Thursday, May 30, 2013

A week is a long time in publishing

Martin Taylor writes in eReport:
It’s been a bad week for New Zealand publishing.  On Tuesday, Pearson Education announced the imminent closure of its New Zealand office. The global publishing giant is restructuring to focus on ‘core’ and ‘emerging’ markets, and New Zealand is neither. And yesterday, Harper Collins joined the exit, announcing its plan to move most of its New Zealand operations, including editorial, to Australia.
That’s a slight overstatement about Pearson: what they said was that they were “entering into a consultation period to determine how they run their business in New Zealand” and that this “may result in the closure of their office”. But yes, all gloomy news. Typically, though, Martin is upbeat:
Our major publishers grew by buying up successful local publishers and winning most of the top talent, so there’s only a tiny independent industry left. There’s now a chance for a renaissance, led by independent publishers — and by new ventures formed from the break-up of global publishers as they exit. Expect to see pieces sold to local management and investors, or picked over by staff to form new start-ups.
How auspicious for Renée Lang of Renaissance Publishing. And as for authors:
One of the first places we need to look is our own authors, especially the top talent that sells thousands rather than hundreds of books. With few exceptions, most of them publish with the multinational imprints, leaving very lean pickings for independents. But quality authors are the cashflow lifeblood of any publishing business.
The time is right for our best authors to consider the role they can play in supporting a renaissance of local publishing. I’m not advocating a wholesale exit from multinational publishers. That would be bad for everyone, and bad for the industry. But there’s plenty of room for new titles and some digital rights to help rebuild an independent local industry.
He ends with a message that could almost be intended for the NZ Society of Authors:
Finally, it’s important that New Zealand continues to be a place where global publishers will want to do business. We certainly need to work hard supporting ventures that are rooted here, even tipping the balance in their favour as we struggle to rebuild. But in doing this, we shouldn’t create an environment hostile to offshore suppliers.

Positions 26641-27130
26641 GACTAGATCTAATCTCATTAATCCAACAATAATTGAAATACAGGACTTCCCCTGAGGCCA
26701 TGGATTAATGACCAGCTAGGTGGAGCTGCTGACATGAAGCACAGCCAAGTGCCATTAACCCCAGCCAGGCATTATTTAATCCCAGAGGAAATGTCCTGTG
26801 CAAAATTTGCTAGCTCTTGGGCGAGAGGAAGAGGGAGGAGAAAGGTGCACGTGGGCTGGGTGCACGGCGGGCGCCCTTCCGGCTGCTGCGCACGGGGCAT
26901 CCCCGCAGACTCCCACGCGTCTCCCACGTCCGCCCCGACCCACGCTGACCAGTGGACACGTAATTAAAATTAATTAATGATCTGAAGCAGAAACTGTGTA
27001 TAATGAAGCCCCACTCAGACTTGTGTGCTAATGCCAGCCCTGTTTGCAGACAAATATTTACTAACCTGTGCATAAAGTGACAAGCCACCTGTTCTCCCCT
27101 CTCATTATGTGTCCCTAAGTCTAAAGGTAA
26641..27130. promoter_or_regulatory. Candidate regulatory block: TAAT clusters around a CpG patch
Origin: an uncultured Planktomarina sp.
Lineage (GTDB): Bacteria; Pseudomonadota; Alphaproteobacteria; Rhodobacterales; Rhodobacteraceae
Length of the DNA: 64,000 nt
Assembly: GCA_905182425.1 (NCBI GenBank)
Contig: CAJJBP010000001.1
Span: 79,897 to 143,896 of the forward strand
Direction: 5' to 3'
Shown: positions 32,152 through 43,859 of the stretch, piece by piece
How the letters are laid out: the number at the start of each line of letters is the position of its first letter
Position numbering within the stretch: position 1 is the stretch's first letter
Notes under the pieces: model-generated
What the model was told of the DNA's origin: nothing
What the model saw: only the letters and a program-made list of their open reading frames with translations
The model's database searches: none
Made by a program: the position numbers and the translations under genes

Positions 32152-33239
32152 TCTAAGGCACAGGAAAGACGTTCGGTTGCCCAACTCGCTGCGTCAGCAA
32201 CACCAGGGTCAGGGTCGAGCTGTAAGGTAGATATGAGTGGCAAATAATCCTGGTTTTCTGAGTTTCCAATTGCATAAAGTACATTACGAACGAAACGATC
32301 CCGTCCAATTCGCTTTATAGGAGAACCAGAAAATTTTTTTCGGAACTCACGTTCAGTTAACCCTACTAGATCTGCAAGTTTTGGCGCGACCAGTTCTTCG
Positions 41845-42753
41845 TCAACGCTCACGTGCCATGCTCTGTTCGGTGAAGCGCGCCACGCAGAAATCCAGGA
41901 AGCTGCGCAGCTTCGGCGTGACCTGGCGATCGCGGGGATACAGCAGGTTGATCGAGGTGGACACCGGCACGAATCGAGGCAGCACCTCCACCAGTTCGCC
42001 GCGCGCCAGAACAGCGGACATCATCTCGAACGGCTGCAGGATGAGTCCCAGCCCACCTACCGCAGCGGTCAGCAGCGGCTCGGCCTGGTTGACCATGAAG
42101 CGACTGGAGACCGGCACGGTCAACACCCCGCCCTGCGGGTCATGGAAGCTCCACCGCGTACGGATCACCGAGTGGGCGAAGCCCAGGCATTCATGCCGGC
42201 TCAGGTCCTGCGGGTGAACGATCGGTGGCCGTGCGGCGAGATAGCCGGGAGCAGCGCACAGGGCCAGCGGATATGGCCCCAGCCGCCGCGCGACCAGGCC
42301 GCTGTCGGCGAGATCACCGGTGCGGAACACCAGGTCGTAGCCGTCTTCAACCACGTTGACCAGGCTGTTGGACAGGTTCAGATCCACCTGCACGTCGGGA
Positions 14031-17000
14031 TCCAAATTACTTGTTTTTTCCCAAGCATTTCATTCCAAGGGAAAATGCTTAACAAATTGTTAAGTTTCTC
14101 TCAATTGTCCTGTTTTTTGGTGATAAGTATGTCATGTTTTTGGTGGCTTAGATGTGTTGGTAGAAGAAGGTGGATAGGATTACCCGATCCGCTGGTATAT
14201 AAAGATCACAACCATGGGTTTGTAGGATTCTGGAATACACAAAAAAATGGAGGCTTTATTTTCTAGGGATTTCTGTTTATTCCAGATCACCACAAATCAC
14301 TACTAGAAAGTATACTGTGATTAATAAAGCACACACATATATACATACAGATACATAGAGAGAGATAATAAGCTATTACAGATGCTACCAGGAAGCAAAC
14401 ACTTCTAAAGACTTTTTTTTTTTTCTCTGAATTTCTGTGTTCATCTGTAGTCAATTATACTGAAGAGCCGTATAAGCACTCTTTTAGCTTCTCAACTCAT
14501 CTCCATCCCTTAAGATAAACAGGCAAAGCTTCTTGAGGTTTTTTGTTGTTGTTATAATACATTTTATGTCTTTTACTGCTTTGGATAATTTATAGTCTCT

Linda said...

This triggers so many thoughts, even though it is not surprising news. I do agree that there should be opportunities for small, smart publishers with a clear focus and an understanding of the new media that are rapidly changing publishing. But what I miss the most in New Zealand are literary agents with the ability to sell international publishing rights of work published in New Zealand. These could be inhouse, or independent from publishers. As it is, even the largest publishers in New Zealand lack the skills to do this, even though they often control the international rights to the works that they publish for the local market. In my own case, I would never have been published internationally if I had trusted my NZ publisher to sell the rights to my first novel. And it is not until NZ authors are read internationally that it will be possible for more of them to be able to live off their craft. And when this happens, then perhaps the big international publishers will find it worthwhile to take a closer look at what is published here.

Stephen Stratford said...

International rights are a big issue - not for most NZ writers but definitely for writers like you. One can always give the NZ publisher the international rights for two years, limited, so they revert to the author if no deal has been struck at Frankfurt or wherever. It's not either/or. A NZ author friend is very amusing on the difference between London and New York agents. Guess which are sharper? Will bloggit.